I appreciate what you have wrote. I did not mean to suggest you denied the obvious physical factors in Kessler's success. I also agree that, for his personal story and competitive development, his experience in rock-climbing seems to be playing a big role.
I think where we disagree, and where the main point of contention is, is the relative importance of these factors, and what it is reasonably possible for us to conclude. Everyone has to recognize the primary role that physical talent plays in phenomenal physical performances (and almost everyone does). But I would say that for the most part, and especially in the case of Kessler, who is relatively untrained and who's rise has been so meteoric, searching for any other contributing factors is essentially on the level of divination.
It is interesting that you brought up the issue of an American mindset, I hadn't considered that in the way you did. It is true that, to the extent we can speak of a national intellect, America doesn't really have one. There is a prevalence of illogical binaristic thinking, and Americans are generally pliable to (usually suspect) genetic determinist arguments. On the other hand, I view the exercise of endlessly checking the haruspices each time a new youth phenom shows up, trying to divine what factors, what novel training, what mental fortitude, what strategy, somehow explain and justify their success as rather American in style. We search for some kind of meritocratic, individualistic explanation of a phenomenon that might capture it in language, explain it, make it "fair". (Well, in these terms, I think this is a rather human tendency beyond just American). But all of this avoids the sticky and uncomfortable fact that the most reasonable explanation is the most frustrating - some people are inexplicably much better at things than others.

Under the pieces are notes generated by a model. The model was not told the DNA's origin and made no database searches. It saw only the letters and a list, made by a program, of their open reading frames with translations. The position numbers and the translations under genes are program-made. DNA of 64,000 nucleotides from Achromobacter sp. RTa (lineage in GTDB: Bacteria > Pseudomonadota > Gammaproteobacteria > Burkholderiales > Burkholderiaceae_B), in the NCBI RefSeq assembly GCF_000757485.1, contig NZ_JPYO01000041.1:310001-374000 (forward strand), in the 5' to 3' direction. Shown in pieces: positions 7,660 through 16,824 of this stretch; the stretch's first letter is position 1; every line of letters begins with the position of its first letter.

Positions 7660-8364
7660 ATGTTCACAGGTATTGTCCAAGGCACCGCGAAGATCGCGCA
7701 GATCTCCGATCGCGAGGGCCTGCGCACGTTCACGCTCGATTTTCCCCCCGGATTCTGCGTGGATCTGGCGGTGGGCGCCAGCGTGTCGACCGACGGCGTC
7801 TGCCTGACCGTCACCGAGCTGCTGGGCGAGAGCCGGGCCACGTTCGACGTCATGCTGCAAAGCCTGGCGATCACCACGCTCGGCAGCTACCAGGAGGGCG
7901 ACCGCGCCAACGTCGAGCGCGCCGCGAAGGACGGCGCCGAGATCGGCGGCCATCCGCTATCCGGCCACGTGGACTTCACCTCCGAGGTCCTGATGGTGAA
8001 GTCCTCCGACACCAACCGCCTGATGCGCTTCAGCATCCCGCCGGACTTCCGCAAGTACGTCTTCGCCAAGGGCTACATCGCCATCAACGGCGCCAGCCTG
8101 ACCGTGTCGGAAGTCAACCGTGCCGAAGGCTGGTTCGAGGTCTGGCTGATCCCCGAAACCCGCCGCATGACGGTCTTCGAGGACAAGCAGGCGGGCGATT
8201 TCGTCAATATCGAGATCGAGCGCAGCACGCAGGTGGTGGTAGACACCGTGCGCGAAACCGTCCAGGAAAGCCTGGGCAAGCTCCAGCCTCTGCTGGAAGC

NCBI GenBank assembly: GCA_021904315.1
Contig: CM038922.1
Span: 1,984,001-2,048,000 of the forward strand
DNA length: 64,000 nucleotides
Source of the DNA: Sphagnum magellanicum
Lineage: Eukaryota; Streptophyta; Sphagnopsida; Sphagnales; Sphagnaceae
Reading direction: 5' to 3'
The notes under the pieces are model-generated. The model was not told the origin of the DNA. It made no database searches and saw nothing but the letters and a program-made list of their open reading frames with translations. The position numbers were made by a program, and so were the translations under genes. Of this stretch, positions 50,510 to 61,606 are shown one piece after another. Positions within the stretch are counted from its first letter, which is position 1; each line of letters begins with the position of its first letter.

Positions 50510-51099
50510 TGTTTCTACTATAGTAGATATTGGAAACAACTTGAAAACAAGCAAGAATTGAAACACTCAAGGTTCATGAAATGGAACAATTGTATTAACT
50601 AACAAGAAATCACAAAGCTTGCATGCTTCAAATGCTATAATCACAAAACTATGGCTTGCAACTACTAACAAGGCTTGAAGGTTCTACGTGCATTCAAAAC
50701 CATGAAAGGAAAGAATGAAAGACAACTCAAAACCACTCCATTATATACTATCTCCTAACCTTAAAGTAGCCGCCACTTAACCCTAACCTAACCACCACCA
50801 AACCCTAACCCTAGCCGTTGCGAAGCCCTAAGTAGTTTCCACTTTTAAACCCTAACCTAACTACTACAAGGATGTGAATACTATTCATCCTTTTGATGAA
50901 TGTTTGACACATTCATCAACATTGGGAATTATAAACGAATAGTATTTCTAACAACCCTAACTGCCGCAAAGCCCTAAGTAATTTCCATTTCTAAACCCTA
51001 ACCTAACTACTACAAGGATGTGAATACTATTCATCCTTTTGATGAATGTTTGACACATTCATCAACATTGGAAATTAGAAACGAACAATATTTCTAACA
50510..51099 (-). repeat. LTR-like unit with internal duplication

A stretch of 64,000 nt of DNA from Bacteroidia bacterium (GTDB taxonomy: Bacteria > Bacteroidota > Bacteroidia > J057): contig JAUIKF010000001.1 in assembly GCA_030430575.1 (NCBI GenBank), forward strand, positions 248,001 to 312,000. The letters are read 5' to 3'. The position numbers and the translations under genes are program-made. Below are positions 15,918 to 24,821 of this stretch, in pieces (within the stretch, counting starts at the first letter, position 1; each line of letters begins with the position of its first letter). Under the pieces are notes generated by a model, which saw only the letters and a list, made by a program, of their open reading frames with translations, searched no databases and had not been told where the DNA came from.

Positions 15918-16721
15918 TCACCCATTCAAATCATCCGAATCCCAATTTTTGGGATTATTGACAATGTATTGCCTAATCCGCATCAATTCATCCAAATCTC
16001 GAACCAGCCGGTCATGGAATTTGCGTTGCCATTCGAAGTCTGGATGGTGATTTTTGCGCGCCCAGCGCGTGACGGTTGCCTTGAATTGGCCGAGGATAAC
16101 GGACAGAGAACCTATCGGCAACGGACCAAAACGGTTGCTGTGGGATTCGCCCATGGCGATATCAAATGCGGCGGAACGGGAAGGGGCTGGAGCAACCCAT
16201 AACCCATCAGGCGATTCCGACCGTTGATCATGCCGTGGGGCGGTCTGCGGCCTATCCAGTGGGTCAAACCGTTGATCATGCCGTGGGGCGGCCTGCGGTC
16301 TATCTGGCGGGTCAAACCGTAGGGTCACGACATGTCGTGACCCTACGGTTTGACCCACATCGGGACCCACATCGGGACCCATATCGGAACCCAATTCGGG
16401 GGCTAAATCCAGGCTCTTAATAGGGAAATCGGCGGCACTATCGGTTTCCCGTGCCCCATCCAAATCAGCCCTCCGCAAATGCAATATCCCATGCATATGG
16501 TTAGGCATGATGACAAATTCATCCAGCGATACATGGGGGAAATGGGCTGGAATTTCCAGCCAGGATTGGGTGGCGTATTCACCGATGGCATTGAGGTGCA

Anyways, I just mean to say that if we had any kind of broad empirical evidence, wether it be scientific studies or the more likely cumulative communal anecdotes, for various things (lifting, climbing, visualization, etc) improving running performance, that is all very well and good and interesting. (And yes of course we do have some of that evidence for some of these things). But the practice of divining anything meaningful from talents who exceed any logical explanation of their ability, meh.